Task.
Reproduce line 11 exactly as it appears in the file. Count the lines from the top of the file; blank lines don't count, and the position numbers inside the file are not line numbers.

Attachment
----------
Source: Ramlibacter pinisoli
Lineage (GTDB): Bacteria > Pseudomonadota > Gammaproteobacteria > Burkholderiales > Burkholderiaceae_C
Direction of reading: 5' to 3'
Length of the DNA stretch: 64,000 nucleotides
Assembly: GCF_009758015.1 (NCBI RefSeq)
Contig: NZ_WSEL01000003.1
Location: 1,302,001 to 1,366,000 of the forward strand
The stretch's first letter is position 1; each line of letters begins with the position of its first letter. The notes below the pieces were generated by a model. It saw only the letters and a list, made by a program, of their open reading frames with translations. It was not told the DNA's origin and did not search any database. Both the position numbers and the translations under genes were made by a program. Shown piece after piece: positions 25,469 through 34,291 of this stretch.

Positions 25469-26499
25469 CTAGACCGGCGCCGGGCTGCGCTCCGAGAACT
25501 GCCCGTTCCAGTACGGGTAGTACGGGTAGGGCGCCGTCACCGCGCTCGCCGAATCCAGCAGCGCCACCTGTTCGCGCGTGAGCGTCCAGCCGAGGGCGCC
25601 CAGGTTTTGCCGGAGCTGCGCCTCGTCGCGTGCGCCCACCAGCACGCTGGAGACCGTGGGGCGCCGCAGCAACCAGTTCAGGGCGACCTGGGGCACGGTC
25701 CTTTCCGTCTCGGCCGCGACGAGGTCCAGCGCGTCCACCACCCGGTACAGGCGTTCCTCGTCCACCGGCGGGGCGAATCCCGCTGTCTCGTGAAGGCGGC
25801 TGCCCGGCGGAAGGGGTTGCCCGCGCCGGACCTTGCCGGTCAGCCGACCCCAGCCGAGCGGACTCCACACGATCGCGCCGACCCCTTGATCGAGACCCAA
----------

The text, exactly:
25501 GCCCGTTCCAGTACGGGTAGTACGGGTAGGGCGCCGTCACCGCGCTCGCCGAATCCAGCAGCGCCACCTGTTCGCGCGTGAGCGTCCAGCCGAGGGCGCC